In early October the Phoenix Center for Advanced Legal and Economic Public Policy Studies--a technology policy think tank--released a paper forecasting that a proposed new FCC wireline and wireless regulation may be “a job killer.”
The analysis is a little bit technical. The issue is not. The FCC wants to reclassify broadband under old telecommunications common-carriage rules. According to Phoenix, the policy changes being contemplated could cost the industry more than 300,000 jobs--many of which are unionized--if they reduce capital expenditures by at least 10 percent.
“At a time when unemployment is high and the economy is faltering, anti-investment telecom and broadband policies are ill-advised,” Phoenix Center President Lawrence J. Spiwak said in the analysis. “The data reveal that increasing investment in communications networks increases sector employment and these jobs are relatively high-paying jobs. The heavy-handed regulatory mindset of the current FCC is not good for investment, so it is not good for jobs. Moreover, there is no evidence that the proposed regulations are good for consumers.”
The study is, to be candid, a fairly dry and academic work, not easily accessible to the general public and not typically given to wide circulation outside a very specialized group of experts. It would have received little attention in the wider media were it not for the strange way in which the FCC responded to it.
In an E-mail sent to reporters, an FCC senior official accused the Phoenix Center of having “reached its conclusions before conducting the research.” And thenthe Federal Communications Commission’s Paul de Sa, the chief of the FCC’s Office of Strategic Planning, engages in a lengthy and not dispassionate diatribe on his official blog against this one very academic study.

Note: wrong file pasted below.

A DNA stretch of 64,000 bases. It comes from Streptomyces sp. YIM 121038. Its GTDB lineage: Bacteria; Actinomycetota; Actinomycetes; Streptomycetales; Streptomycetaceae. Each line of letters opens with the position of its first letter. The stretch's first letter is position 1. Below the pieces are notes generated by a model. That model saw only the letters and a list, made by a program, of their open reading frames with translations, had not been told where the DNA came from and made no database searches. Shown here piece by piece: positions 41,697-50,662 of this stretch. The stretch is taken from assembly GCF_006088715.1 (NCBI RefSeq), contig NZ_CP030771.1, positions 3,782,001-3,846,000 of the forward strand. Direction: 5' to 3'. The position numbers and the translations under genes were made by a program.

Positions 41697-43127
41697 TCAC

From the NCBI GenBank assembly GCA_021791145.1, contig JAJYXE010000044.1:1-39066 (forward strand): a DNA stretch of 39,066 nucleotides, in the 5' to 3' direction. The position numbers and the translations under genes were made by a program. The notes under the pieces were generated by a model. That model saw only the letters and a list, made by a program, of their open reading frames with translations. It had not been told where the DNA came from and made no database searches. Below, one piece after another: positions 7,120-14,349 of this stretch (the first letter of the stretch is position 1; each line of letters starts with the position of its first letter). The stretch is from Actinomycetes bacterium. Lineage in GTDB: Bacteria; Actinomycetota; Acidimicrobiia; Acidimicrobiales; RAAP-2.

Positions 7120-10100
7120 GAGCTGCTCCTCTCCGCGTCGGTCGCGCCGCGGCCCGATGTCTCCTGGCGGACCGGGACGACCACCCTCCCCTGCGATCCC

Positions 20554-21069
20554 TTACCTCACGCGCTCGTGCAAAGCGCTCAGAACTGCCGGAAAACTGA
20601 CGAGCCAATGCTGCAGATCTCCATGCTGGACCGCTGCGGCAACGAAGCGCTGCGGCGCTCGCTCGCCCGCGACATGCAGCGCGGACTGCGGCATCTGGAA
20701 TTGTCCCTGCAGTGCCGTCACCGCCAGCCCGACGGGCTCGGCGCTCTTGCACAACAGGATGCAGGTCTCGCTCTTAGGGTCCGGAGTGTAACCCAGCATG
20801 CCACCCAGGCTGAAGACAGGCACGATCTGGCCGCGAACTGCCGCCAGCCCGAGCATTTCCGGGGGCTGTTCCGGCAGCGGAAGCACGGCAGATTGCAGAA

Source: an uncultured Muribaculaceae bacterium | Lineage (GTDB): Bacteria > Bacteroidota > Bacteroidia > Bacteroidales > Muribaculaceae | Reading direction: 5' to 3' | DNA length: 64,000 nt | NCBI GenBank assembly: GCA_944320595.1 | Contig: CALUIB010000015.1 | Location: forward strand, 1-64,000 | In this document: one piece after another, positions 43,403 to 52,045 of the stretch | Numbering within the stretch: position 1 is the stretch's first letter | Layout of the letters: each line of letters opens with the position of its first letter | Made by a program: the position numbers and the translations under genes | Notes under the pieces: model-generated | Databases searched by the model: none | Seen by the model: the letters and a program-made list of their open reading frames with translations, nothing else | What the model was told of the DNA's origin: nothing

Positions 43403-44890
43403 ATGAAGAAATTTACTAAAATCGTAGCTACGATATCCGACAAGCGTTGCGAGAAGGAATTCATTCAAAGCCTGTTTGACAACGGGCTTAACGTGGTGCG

“The Phoenix Center apparently thinks their latest paper is so good they named it three times,” de Sa writes. “‘Jobs, Jobs, Jobs’ is a frothy mix of algebra and math jargon ("a 2 × 1 speed of convergence parameter vector, C is a matrix that defines the contemporaneous structural relationship among employment and investment expenditures, and et = [e1, t e2, t]' is a vector of mutually orthogonal structural shocks to these variables") apparently proving that investment creates jobs (or, "we have a one-way causal relationship, in a Granger causality sense, flowing from changes in capital expenditures to jobs"). So far, so obvious.”
The folks at the Phoenix Center argue that the FCC is not objecting to the paper on its merits but are, instead, engaged in a form of character assassination. “So far, So Obvious.”
Not being an expert in technology policy it's hard to tell who's right, particularly since the center itself recognizes "it is impossible to size the investment effect before specific rules are written, litigated, and ‘digested’ by the industry." It is curious to see, though, how you can arouse the wrath of a government agency by predicting its actions will produce the loss of more than 300,000 jobs.